Moody’s changes Indian economy outlook to ‘stable’

Expects 9.3% growth in FY21; downside risks from negative feedback between economy & financial system recedes

Published: 06th October 2021 10:47 AM  |   Last Updated: 06th October 2021 10:47 AM   |  A+A-


Moody's Investors Service (File photo| Reuters)

By Express News Service

NEW DELHI:  Global rating agency Moody’s Investors Service on Tuesday changed the rating outlook of Indian economy to “stable” from “negative”, as the downside risks from negative feedback between the real economy and financial system are receding, the agency said.

“The decision to change the outlook to stable reflects Moody’s view that the downside risks from negative feedback between the real economy and financial system are receding. With higher capital cushions and greater liquidity, banks and non-bank financial institutions pose much lesser risk to the sovereign than Moody’s previously anticipated,” it said.

It added that downside risks to growth from subsequent coronavirus infection waves are mitigated by rising vaccination rates and more selective use of restrictions on economic activity, as seen during the second wave.

Moody’s expects India’s real GDP to surpass 2019 levels this fiscal year, rebounding to a growth rate of 9.3%, followed by 7.9% in fiscal 2022.

While admitting that risks stemming from a high debt burden and weak debt affordability remain, it expects the economic environment will allow for a gradual reduction of the general government fiscal deficit over the next few years, preventing further deterioration of the sovereign credit profile.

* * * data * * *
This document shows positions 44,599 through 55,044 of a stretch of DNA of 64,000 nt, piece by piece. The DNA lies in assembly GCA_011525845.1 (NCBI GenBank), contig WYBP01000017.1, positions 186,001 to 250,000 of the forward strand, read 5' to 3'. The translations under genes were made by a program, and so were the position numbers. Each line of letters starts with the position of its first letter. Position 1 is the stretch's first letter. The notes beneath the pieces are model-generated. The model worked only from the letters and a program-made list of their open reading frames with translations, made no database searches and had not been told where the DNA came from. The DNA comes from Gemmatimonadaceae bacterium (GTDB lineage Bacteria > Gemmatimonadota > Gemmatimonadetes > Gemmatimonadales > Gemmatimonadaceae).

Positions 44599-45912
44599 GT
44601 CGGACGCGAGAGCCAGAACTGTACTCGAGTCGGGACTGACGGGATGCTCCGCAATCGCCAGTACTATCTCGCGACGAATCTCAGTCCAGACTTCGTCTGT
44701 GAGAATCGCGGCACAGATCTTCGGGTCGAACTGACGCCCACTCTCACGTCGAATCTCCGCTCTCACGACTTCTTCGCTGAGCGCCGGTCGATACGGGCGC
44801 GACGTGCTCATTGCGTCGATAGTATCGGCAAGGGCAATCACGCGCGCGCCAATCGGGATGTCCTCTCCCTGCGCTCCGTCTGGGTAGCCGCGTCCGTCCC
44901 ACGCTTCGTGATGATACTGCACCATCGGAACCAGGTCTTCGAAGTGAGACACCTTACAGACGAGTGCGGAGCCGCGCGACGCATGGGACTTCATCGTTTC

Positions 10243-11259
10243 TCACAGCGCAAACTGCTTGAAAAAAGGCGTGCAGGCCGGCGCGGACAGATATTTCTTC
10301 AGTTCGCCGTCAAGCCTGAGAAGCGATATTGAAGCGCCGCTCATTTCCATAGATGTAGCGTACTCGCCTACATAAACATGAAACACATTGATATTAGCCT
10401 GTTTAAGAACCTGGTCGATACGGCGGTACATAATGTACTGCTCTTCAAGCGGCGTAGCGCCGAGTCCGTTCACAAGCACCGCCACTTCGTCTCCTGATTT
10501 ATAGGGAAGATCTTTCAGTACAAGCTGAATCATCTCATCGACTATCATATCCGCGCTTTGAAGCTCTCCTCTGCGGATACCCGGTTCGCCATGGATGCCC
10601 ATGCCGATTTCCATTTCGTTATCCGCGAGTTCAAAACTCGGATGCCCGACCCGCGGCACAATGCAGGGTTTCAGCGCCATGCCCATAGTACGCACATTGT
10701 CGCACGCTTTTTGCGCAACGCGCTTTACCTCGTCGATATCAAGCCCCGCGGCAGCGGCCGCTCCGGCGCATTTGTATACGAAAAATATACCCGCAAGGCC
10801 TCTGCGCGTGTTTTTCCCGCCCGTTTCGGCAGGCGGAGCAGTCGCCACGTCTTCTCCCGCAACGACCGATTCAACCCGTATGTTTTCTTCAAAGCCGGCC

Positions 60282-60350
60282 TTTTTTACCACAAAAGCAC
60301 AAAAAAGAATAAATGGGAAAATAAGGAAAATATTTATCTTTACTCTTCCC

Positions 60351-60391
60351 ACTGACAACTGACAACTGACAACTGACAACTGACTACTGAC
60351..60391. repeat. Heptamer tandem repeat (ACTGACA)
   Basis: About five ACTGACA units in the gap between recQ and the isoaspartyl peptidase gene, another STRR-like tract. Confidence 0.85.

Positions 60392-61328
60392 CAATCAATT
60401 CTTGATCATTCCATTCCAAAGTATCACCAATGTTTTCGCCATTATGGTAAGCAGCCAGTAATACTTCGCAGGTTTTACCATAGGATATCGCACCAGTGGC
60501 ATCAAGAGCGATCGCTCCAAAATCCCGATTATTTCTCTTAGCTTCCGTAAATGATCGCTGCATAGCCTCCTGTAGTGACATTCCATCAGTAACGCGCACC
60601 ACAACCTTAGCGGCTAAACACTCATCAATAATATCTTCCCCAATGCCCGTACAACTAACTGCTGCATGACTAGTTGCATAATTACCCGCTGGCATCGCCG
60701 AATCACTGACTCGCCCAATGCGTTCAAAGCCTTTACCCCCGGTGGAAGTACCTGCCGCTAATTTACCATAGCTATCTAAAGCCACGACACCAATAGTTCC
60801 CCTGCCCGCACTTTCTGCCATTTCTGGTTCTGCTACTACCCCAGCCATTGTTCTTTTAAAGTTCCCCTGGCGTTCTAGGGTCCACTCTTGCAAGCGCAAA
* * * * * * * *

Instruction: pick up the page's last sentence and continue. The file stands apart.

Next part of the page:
“The affirmation of the Baa3 ratings balances India’s key credit strengths, which include a large and diversified economy with high growth potential, a relatively strong external position, and a stable domestic financing base for government debt, against its principal credit challenges, including low per capita incomes, high general government debt, low debt affordability and more limited government effectiveness,” Moody’s said.

India’s long-term local-currency (LC) bond ceiling remains unchanged at A2 and its long-term foreign-currency (FC) bond ceiling remains unchanged at A3.

The rating upgrade followed after the finance ministry officials met representatives of global ratings agency Moody’s on Sept 28.


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